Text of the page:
Ford made the admission at a city hall news conference held to proclaim Bullying Awareness Week.
“When you’re overweight like I’ve been my whole life, you’re being made fun of,” said Ford. “It’s not good growing up. There’s many different types of bullying, but being called fat and all that stuff, it bothers you.
“I see it in the high schools, with the football team I coach. We won’t tolerate that. We’ll keep trying to tackle the problem."
Ford also offered advice to anyone being targeted by bullies: Report the abuse immediately to teachers or police.
“You have to stand up to bullies. If you keep it inside, it could mentally harm you.”
'He's not happy to be at city hall right now'
Ford and his team have been accused by some of his foes of using bullying tactics in order to get his way in council.
Coun. Kristyn Wong-Tam, whose policy views are frequently at odds with the mayor's, said in an interview that Ford "is very passionate about the issues that he wants to advocate for and sometimes it can come across as being very aggressive."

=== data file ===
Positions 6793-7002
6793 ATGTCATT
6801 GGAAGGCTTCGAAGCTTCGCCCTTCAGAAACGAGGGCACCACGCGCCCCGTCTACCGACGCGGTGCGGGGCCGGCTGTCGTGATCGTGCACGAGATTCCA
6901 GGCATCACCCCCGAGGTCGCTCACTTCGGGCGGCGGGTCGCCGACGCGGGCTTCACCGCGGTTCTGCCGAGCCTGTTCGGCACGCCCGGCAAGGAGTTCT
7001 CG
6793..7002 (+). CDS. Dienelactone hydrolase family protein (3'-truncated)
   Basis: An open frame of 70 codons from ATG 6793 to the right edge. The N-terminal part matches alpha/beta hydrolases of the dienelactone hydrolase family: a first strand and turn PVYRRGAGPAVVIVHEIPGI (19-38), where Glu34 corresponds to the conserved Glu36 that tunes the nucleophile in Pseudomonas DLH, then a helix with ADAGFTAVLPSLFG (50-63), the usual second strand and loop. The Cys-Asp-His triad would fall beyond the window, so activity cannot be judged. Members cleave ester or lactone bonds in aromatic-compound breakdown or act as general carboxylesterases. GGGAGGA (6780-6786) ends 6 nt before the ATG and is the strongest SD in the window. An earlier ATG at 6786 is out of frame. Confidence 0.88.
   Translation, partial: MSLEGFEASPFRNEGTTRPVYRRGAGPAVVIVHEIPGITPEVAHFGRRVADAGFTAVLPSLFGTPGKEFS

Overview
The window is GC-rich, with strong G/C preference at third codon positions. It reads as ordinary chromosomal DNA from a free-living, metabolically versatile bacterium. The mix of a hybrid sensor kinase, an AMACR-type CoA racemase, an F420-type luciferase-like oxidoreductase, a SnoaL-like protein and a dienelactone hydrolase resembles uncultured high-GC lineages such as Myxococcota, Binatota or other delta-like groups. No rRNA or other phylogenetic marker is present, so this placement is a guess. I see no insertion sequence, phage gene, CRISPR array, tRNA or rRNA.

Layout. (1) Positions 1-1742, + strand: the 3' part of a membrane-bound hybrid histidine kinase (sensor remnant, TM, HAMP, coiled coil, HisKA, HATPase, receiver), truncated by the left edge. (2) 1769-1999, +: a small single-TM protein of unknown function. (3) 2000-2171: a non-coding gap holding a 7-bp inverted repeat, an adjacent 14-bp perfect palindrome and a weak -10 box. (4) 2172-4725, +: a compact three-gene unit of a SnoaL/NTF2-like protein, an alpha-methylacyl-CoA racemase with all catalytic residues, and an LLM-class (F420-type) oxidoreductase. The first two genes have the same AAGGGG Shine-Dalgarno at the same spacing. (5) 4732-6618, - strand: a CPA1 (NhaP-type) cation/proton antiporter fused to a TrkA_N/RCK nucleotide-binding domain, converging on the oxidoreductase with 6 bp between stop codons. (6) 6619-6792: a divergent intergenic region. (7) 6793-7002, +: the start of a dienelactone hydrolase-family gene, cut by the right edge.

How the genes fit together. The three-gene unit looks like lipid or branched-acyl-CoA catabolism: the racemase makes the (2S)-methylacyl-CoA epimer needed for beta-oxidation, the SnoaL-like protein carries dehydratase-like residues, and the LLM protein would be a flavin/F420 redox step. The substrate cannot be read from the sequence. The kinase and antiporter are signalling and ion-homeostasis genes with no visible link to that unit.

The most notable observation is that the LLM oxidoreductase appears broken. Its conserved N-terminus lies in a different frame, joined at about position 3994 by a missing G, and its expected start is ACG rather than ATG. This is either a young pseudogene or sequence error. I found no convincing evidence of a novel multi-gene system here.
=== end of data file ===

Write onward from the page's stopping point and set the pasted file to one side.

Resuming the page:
She was then asked if she finds that the mayor is in fact quiet when she has one-on-one interactions with him.
"Yes, I've always found that one-on-one the mayor is actually quite shy. I don't get the sense from him that he's overly confident as a man, you know, in his role as mayor. I think he really cares quite deeply about the things that he cares about. But there's a part of me that just sometimes thinks that he's in over his head and perhaps he doesn't want to be here," she said.
"You know, most of us come to work and we're really happy to be here — good days, bad days, long days and short days. My reading of the mayor is that he's not happy to be at city hall right now."
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